It’s been five years since I last spoke to you and that was quite a spectator event. The night of my brother’s going away party to the Middle East and war. Your sister decided to take it upon herself to confront me in front of several people about how awful I had been to you for the last year. I can only imagine (wait, I don’t have to imagine because I’ve heard) what you said about me to others. The lies you spread about me. All because you were angry. Since when does anger allow you to slander another person? Oh, I forgot, you’ve always had anger issues and I was chosen at a fairly early age to be the recipient of all that anger. Lucky me. And, lest I forget, it was everyone else’s fault that you were angry so you were justified. You couldn’t help it, everyone else made you do it. But, you don’t remember any of that. Now, after five years, you admit you had anger issues when I was growing up and you recently apologized for being angry. I appreciate the admission and the apology, but it’s not quite that simple.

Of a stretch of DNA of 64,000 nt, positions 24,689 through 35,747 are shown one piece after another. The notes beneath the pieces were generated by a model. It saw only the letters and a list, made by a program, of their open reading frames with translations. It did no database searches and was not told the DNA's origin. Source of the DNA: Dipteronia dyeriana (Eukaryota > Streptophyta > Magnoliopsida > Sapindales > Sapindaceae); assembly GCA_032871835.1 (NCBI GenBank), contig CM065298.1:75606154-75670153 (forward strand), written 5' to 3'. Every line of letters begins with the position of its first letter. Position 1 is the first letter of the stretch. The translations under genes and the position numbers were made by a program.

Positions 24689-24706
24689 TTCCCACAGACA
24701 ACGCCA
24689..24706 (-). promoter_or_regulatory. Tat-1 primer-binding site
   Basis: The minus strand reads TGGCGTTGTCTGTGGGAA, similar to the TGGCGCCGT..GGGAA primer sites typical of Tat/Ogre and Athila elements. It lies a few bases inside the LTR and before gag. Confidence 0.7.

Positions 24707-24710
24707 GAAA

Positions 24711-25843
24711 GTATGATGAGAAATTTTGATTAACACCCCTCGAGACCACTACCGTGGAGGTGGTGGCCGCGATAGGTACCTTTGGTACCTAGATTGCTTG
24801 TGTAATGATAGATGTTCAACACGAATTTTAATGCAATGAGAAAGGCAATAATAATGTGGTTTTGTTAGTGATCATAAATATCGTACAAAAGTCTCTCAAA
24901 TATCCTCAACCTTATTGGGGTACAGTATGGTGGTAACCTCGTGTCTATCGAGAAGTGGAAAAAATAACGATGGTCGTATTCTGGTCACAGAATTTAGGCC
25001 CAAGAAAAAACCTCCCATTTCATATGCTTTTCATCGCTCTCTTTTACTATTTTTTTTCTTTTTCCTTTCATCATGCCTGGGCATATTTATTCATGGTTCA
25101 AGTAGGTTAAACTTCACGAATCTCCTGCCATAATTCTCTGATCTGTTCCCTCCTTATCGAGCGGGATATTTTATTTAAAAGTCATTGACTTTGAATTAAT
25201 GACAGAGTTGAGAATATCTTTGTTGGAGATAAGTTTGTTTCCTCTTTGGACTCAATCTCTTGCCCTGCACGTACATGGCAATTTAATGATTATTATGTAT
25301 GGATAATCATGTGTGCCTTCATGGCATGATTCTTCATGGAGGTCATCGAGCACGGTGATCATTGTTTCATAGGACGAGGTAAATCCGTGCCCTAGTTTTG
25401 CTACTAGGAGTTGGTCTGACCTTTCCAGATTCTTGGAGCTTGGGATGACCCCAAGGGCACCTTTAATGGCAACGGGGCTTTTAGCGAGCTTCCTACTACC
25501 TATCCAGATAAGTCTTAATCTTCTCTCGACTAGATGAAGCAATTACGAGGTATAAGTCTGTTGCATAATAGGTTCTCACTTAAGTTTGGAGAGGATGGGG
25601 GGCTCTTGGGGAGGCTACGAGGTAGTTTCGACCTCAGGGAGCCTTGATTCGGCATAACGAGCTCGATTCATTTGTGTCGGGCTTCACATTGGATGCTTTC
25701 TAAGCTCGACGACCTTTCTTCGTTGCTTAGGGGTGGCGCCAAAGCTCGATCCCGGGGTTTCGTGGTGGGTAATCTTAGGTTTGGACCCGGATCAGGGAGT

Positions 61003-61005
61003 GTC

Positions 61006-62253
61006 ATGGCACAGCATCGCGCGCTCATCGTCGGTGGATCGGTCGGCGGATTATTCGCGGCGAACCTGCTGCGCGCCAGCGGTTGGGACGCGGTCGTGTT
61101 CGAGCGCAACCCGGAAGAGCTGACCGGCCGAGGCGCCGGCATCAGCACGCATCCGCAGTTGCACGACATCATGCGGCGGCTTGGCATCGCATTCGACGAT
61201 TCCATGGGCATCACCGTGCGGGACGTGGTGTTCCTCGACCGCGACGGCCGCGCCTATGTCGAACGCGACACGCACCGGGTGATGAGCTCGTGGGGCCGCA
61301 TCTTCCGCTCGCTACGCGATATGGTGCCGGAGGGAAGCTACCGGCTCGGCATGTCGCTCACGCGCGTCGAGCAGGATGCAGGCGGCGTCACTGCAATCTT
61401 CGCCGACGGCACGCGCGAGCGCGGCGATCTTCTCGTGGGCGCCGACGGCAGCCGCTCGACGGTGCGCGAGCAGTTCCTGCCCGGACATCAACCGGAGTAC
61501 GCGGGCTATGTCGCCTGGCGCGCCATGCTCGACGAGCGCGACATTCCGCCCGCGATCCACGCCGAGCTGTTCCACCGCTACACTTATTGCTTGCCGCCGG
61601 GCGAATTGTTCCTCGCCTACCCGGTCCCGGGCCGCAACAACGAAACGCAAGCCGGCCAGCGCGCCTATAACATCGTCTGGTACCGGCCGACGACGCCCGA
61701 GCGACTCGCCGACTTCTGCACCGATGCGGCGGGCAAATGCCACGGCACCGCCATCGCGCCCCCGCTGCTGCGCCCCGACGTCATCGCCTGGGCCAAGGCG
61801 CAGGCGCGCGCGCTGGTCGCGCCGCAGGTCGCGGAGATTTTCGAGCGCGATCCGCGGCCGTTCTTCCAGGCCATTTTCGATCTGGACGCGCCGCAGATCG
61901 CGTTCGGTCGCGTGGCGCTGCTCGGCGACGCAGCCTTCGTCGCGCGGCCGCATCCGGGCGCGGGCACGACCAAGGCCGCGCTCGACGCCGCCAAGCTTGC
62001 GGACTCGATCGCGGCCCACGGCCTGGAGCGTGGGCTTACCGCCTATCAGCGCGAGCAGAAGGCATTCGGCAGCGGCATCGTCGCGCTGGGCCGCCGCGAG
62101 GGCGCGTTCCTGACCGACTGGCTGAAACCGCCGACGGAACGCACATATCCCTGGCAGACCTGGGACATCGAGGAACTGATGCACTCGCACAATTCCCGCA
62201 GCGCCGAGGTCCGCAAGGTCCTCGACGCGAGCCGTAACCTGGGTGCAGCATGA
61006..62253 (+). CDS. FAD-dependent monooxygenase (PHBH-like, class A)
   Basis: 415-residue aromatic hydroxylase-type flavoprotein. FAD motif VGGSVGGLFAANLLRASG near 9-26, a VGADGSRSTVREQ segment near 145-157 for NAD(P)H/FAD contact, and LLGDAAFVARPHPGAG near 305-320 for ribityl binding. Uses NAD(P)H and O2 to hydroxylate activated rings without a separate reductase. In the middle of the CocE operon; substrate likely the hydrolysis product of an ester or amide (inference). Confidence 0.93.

You say that you don’t remember how you took your anger out on me. There is much about my growing up years that you don’t remember because you were in the grip of anger, resentment and bitterness over who knows what because we never talked about your home life. The life that shaped you. The life that made you into who you are. The parents who were so caught up in their “church” that they neglected healthy relationships with each other and their children. The half-sister who was so much a bully and a selfish b***h that you suffered much at her hands when you were young and continued into adulthood. The father who seemed meek and mild to everyone but whom I suspect was a frightfully hateful, jealous man in a passive/aggressive sort of way. The kind of man who didn’t let his wife leave the house alone very much. The kind of man who, when she was allowed to go to church for a sewing circle in the middle of the week, would follow her to make sure she wasn’t stepping out on him. Was that because she had an affair with him while married to her first husband? The father of your half-sister? Was that the reason he suspected she would cheat again or was it just an unfounded evil jealousy? I can only speculate.